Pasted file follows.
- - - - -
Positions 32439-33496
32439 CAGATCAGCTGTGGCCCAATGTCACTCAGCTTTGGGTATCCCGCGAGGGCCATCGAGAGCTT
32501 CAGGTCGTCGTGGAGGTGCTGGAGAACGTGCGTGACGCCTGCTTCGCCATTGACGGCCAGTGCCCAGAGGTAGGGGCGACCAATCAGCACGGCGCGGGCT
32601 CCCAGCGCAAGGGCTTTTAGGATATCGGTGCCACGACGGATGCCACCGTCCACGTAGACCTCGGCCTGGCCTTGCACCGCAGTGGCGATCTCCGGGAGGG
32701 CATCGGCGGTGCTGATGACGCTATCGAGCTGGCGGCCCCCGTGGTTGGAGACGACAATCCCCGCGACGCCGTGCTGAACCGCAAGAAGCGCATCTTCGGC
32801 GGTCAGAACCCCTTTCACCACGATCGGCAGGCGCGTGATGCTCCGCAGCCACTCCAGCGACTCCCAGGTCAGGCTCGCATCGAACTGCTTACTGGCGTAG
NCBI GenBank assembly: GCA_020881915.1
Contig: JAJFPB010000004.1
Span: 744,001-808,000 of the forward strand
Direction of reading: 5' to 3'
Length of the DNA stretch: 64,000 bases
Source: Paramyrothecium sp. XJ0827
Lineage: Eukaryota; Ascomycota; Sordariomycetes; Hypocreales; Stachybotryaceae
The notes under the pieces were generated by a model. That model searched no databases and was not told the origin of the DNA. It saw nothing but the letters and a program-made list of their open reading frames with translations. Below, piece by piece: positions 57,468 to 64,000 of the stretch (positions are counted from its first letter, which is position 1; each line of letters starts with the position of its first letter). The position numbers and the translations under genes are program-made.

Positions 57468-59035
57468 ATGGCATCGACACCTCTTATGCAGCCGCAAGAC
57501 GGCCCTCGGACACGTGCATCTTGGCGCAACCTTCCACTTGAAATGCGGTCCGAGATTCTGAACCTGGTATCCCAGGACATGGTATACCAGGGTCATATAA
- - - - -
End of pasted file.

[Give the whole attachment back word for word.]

Positions 32439-33496
32439 CAGATCAGCTGTGGCCCAATGTCACTCAGCTTTGGGTATCCCGCGAGGGCCATCGAGAGCTT
32501 CAGGTCGTCGTGGAGGTGCTGGAGAACGTGCGTGACGCCTGCTTCGCCATTGACGGCCAGTGCCCAGAGGTAGGGGCGACCAATCAGCACGGCGCGGGCT
32601 CCCAGCGCAAGGGCTTTTAGGATATCGGTGCCACGACGGATGCCACCGTCCACGTAGACCTCGGCCTGGCCTTGCACCGCAGTGGCGATCTCCGGGAGGG
32701 CATCGGCGGTGCTGATGACGCTATCGAGCTGGCGGCCCCCGTGGTTGGAGACGACAATCCCCGCGACGCCGTGCTGAACCGCAAGAAGCGCATCTTCGGC
32801 GGTCAGAACCCCTTTCACCACGATCGGCAGGCGCGTGATGCTCCGCAGCCACTCCAGCGACTCCCAGGTCAGGCTCGCATCGAACTGCTTACTGGCGTAG
NCBI GenBank assembly: GCA_020881915.1
Contig: JAJFPB010000004.1
Span: 744,001-808,000 of the forward strand
Direction of reading: 5' to 3'
Length of the DNA stretch: 64,000 bases
Source: Paramyrothecium sp. XJ0827
Lineage: Eukaryota; Ascomycota; Sordariomycetes; Hypocreales; Stachybotryaceae
The notes under the pieces were generated by a model. That model searched no databases and was not told the origin of the DNA. It saw nothing but the letters and a program-made list of their open reading frames with translations. Below, piece by piece: positions 57,468 to 64,000 of the stretch (positions are counted from its first letter, which is position 1; each line of letters starts with the position of its first letter). The position numbers and the translations under genes are program-made.

Positions 57468-59035
57468 ATGGCATCGACACCTCTTATGCAGCCGCAAGAC
57501 GGCCCTCGGACACGTGCATCTTGGCGCAACCTTCCACTTGAAATGCGGTCCGAGATTCTGAACCTGGTATCCCAGGACATGGTATACCAGGGTCATATAA